Fair weather has prevailed for two-thirds early winter may be expected. It was reof this month ; the other part was showery, ported by several of the country people but mostly in the nights, which occasioned here, that a slight hoar frost was percepbut little interruption in the completion of tible in the fields, &c. last Saturday mornan abundant harvest, sooner by many days ing a little before sun-rise, with a fresh than has been experienced in this county, breeze from NW.: however, our self-reor perhaps in any other, for many years gistering thermometer did not at that time past. The pressure of the atmosphere is recede below 47°, the minimum temperature above the mean this month, the weather of the month. The temperature of springhaving been generally calm and hot, with water is already a little on the decrease. a moist air; but the rain is less than 2 During the fair weather between the even. inches in depth. It is a remarkable cir. ings of the 12th and 24th instant, both cumstance, that the mean temperature of small and large meteors were prevalent the air has been retrograde this summer- and numerous : one of the largest, in the the mean of August is generally the high. evening of the 15th, was of a light blue est of the year in this latitude, but that of colour in its descent, till it burst at halfthe present month is an exception, and is past 9 P.M. when the evolving matter actually less than either that of July or changed to fiery-red sparks—it passed under June ! June afforded a mean temperature the side of the Serpent, between the of 66-85°,-July, 65:950,- and August, Northern Crown and the Scales. The at64.890. The uniformity of these results mospheric and meteoric phænomena that through the summer is also remarkable, have come within our observation this and must have been beneficial to the fruits month, are 2 parhelia, 2 paraselena, 2 and vegetation. July, however, would solar and 2 lunar halos, 81 meteors (17 of have been the hottest month but for the which presented themselves in the evening heavy rains. The evaporation also was of the 17th), lightning on four, and thungreatest in June.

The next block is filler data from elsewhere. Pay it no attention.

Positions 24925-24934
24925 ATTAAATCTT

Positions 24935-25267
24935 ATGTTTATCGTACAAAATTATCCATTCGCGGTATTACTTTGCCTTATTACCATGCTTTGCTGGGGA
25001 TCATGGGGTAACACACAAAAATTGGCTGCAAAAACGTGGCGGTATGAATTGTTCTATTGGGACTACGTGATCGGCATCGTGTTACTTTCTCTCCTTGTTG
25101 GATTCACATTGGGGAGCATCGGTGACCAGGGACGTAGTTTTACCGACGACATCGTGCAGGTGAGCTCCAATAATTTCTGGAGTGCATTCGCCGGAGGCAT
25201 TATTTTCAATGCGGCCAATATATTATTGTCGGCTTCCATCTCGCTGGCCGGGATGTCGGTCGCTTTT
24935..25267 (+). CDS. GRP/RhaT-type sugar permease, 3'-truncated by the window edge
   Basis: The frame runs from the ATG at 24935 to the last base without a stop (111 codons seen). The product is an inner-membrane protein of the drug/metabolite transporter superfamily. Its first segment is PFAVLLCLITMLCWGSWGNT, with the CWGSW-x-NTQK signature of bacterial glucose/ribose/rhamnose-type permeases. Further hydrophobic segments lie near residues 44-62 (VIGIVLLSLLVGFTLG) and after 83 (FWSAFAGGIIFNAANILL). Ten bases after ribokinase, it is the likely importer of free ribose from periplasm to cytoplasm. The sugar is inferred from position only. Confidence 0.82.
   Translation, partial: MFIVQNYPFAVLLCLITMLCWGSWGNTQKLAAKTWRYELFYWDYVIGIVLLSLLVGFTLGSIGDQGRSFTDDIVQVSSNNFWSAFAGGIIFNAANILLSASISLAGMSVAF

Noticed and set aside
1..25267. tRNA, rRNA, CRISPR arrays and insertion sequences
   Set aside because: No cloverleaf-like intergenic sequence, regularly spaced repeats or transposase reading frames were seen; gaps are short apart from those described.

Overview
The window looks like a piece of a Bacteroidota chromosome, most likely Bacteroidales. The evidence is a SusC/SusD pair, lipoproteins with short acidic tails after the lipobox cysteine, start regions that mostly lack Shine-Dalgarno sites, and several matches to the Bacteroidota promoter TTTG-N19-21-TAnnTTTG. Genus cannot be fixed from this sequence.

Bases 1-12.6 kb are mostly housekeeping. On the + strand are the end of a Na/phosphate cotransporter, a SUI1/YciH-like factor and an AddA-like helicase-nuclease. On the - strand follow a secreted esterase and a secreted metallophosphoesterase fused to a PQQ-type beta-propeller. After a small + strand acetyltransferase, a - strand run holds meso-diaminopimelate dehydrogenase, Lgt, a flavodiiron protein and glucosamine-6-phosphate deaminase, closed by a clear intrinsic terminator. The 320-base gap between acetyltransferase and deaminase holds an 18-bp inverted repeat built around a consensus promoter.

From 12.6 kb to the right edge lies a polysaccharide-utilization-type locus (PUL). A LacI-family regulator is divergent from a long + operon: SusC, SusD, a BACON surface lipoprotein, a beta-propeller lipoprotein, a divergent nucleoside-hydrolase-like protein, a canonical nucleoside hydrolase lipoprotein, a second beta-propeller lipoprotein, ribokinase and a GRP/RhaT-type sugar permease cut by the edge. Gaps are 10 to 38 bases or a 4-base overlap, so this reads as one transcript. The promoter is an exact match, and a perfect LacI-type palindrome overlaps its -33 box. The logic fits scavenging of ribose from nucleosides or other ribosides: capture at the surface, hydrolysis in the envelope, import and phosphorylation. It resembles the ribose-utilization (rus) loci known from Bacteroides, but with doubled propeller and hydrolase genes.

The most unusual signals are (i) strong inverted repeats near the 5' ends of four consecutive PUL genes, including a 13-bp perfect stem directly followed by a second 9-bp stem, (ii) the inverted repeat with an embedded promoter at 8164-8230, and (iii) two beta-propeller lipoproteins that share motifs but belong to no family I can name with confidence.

The daily rains at the der on two different days, and 5 gales of latter part of August have again cooled wind, or days on which they have predown the earth's radiating power; and vailed, namely, I from SE., 1 from S., should it turn out a wet September, an I from SW., and 2 from the West.


Aug. 1. A sunny day, and a brisk wind; overcast by night, inostly with thunder clouds, and a little rain.

2. As the preceding day : much dew and Cirrostratus by night, in which 2 faintly.coloured para. selenæ appeared at a quarter past 2 AM. just withont the edge of a large lunar balo.

3. As the preceding day : the clouds of various colours in the evening, and the sunset with a Jarge halo around it.

4. AM. fair : overcast, and a light shower in the afternoon : a moonlight night.

5. A fair day and night, with a brisk northerly wind.

6. An overcast sky, except an hour or two in the morning.

7. After a light shower, a fair and calm day: ? bright meteors in the evening to the northward of this, followed by rain from the same quarter.

8. Á fair day; and two winds crossing at right angles: a mixture of clouds at sunset, followed by lightning and rain.

9. Light showers and sunshine at intervals : overcast by night.

10. Calm and overcast with Cumulostratus nearly all day and night.

11. A fair day and two winds: overcast and calm, with lightning and light showers by night.

12. An overcast sky, except in the afternoon, and light rain in the night.